Timothy Oliver, the Plymouth lawyer charged with fraud in a purported Libyan land deal, may be facing additional unspecified charges in the case, according to new court documents.
Oliver last month pleaded not guilty to federal charges that he bilked a Mexican construction company out of $500,000 with the promise of work on a land development project in Libya.
Since then, his defense attorney, Daniel Scott, has filed a series of documents seeking at first to withdraw from the case, then to stay involved in it.
“This is a complex white-collar case,” Scott wrote in a motion to get out of the case. “There will probably be several superseding indictments adding new and different charges.”
In that motion, Scott said Oliver could not meet the “terms and conditions” of a retainer agreement to hire him and his law firm, Kelley Wolter & Scott.
In a subsequent filing, Scott said, “This appears to be a classic federal white-collar fraud prosecution … requiring attorney and investigative commitment easily exceeding 1,000 hours.”
That level of representation could mean out-of-pocket expenses to Scott’s law firm easily exceeding several hundred thousand dollars.
Earlier this week, however, Scott dropped the request to withdraw, a move that suggests Oliver did meet his retainer requirements.
Scott did not return a call seeking comment. Neither did the U.S. attorney’s office that is prosecuting Oliver.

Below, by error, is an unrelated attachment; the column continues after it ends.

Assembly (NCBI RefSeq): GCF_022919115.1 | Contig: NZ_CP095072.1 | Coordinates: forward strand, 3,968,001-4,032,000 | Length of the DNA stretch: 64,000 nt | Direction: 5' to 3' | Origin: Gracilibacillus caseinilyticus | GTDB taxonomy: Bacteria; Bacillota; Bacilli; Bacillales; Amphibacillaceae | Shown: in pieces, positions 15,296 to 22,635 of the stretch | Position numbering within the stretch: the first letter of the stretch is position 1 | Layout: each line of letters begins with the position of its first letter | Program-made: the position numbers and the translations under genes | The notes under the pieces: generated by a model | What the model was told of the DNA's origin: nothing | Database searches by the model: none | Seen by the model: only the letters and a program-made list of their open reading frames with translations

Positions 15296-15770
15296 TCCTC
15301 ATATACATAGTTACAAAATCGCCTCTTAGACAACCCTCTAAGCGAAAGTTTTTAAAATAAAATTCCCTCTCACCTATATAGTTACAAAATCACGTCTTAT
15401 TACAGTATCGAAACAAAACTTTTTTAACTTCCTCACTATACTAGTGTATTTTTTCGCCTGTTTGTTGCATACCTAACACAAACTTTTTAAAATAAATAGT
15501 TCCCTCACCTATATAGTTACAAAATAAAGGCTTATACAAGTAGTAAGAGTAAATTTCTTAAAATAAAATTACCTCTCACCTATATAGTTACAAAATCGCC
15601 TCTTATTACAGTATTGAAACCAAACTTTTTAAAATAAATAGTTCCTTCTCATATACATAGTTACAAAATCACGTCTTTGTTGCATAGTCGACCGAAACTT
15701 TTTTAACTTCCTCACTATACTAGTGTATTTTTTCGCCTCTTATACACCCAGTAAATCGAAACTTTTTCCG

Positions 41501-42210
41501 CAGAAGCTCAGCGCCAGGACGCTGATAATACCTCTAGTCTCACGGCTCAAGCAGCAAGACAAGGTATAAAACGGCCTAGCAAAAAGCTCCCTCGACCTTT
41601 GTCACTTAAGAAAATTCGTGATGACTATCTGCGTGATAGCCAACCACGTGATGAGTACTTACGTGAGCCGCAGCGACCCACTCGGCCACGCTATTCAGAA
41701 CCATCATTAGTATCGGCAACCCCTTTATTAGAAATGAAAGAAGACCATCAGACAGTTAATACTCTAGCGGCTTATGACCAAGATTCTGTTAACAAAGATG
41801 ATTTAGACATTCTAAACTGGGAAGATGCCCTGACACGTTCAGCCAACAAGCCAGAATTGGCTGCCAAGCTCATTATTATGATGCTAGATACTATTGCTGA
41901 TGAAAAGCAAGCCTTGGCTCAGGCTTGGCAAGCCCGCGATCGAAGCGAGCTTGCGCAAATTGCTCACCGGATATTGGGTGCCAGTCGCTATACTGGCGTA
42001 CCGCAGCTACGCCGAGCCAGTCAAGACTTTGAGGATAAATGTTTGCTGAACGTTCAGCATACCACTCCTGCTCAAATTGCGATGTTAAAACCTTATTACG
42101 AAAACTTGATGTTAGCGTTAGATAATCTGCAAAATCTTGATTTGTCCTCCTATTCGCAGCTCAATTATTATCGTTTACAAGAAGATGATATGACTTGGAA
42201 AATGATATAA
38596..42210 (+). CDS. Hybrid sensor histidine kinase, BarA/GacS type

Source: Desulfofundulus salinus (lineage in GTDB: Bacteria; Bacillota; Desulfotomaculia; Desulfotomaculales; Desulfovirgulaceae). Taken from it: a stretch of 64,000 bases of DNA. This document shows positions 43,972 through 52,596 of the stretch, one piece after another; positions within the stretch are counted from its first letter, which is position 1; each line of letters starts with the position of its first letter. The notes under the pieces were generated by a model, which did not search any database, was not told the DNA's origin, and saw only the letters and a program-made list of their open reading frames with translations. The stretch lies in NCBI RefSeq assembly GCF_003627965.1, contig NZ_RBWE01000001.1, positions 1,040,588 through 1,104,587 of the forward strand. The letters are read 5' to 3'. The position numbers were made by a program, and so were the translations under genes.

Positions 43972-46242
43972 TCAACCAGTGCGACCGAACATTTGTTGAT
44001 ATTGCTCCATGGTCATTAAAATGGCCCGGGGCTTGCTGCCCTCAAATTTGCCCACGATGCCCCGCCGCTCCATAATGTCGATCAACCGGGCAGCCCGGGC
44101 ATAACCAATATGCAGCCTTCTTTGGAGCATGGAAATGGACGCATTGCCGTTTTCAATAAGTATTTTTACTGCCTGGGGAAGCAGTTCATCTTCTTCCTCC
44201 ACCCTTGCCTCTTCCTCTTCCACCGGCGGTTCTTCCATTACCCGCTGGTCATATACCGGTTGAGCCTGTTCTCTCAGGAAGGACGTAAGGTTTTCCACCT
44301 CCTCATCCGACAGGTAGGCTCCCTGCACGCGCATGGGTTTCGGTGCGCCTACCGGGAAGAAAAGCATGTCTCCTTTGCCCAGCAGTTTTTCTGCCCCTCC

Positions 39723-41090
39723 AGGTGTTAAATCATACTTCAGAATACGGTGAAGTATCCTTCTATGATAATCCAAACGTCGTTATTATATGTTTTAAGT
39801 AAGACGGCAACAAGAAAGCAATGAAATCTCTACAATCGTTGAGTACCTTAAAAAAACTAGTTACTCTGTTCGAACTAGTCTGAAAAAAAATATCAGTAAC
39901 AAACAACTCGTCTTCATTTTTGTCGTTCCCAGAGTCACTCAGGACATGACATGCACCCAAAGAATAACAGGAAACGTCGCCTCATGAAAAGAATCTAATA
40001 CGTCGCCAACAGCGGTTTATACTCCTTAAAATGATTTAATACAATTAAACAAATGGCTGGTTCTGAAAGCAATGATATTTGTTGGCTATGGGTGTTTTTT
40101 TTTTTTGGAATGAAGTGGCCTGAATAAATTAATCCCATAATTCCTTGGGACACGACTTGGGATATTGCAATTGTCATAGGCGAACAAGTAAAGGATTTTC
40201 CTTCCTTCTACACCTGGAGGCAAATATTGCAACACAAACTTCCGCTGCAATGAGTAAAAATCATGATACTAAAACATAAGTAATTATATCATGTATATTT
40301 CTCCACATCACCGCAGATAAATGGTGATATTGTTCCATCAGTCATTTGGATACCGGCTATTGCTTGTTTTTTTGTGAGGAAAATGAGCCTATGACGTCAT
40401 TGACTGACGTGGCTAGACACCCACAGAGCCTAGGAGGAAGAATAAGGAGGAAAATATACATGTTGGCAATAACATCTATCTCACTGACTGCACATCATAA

There was no indication in the May 12 indictment of Oliver that additional charges were pending. Oliver was indicted on six counts of wire fraud on charges that he took $500,000 from the Mexican firm ARS Tectonica to secure a line of credit but instead spent nearly all of the money for himself.
However, Oliver does have a checkered history of land deals elsewhere in Minnesota and in Mexico.
He was admonished by the Minnesota Commerce Department in 2006 in a Mexican real estate development project for not registering with the state lots it was selling to Minnesota investors.
In 2011, Oliver and a partner were criticized by a federal judge for making “fraudulent misrepresentations” in a northern Minnesota land deal. U.S. District Judge Donovan Frank awarded $2.4 million to Meecorp Capital Markets in that case.
Separately, the state Commerce Department revoked Oliver’s insurance license in May because of “several” adverse lawsuit findings against him.
Oliver, 60, is a lawyer with the small Twin Cities firm of Oliver & Johnson.